3 years ago

A commensal adhesin enhances E. coli retention by mucin, while mucin desulfation by mucin-foraging bacteria enhances its transmigration through the mucus barrier

Al-Saedi, D. P., Stones, D. H., Vaz, Krachler, F., A.
Bacterial adhesion to host receptors is an early and essential step in bacterial colonization, and the nature of adhesion-receptor interactions determines bacterial localization and thus the outcome of these interactions. Here, we determine the host receptors for the Multivalent Adhesion Molecule from the gut commensal E. coli HS (MAMHS), which contains an array of seven mammalian cell entry (MCE) domains. The MAMHS adhesin interacts with a range of host receptors, through recognition of a shared 3-O-sulfo-galactosyl moiety. This functional group is also found in mucin, a component of the intestinal mucus layer and thus one of the prime adherence targets for commensal E. coli. Mucin gels impede the motility of E. coli by acting as a physical barrier, and the barrier effect is enhanced by specific interactions between mucin and MAMHS in a sulfation-dependent manner. Desulfation of mucin by pure sulfatase or the sulfatase-producing commensal Bacteroides thetaiotaomicron decreases binding of E. coli to mucin and increases attachment of bacteria to the epithelial surface, through interactions with surface-localized sulfated lipid and protein receptors. Together, our results demonstrate that the E. coli adhesin MAMHS facilitates retention of a gut commensal by mucin, and suggest that the amount of sulfatase secreted by mucin-foraging bacteria inhabiting the same niche, such as B. thetaiotaomicron, may affect the capacity of the mucus barrier to retain commensal E. coli.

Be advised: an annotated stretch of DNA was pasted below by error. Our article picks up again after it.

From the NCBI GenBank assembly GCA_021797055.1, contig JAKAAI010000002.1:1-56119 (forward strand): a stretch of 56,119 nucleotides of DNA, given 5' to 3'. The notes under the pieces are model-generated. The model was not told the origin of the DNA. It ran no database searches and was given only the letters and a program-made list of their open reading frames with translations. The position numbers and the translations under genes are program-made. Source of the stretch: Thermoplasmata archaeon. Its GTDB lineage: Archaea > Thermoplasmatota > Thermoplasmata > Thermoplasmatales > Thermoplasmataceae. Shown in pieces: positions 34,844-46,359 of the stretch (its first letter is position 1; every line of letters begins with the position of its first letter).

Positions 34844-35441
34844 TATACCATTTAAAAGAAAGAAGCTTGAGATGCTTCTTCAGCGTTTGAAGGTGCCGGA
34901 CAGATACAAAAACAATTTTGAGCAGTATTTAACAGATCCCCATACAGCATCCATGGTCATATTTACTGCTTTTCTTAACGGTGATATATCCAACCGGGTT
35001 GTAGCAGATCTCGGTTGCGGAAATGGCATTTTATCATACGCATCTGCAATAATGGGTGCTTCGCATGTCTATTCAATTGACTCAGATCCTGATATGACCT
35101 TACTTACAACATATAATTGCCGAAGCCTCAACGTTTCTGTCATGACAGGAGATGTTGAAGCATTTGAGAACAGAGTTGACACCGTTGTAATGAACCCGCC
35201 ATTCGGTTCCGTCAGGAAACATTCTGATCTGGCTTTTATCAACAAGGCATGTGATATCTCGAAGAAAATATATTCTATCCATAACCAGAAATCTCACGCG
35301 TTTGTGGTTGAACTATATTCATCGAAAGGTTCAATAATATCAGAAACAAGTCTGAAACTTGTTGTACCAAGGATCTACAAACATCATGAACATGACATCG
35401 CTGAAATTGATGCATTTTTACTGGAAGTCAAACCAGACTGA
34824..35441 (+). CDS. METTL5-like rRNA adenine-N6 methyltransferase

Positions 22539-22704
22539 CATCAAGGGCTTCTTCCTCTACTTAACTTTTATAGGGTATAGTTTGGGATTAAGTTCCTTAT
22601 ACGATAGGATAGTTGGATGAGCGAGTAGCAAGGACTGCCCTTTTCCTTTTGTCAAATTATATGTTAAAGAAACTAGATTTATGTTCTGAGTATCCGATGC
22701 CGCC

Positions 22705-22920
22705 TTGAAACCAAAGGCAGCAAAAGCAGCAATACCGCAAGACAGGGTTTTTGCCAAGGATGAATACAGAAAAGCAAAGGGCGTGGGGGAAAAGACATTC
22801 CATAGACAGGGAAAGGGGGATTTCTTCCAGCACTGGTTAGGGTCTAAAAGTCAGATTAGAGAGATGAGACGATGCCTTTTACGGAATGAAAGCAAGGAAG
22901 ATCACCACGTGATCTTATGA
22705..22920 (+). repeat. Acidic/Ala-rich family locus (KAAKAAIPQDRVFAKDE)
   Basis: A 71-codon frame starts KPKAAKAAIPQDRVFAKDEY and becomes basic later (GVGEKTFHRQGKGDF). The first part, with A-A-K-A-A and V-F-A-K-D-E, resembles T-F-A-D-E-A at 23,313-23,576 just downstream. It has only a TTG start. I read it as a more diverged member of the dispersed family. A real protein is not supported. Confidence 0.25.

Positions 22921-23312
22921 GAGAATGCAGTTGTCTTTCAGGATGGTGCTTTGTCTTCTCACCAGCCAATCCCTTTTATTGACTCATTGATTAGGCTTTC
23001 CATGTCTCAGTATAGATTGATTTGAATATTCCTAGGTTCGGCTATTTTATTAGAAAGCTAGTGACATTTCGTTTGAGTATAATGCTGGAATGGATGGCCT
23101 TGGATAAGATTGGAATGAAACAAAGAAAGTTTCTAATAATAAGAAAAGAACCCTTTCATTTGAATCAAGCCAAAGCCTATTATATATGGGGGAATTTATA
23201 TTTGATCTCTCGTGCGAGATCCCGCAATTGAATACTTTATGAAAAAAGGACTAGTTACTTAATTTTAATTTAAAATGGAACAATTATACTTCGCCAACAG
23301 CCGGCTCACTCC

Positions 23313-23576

Publisher URL: http://biorxiv.org/cgi/content/short/126672v1

DOI: 10.1101/126672

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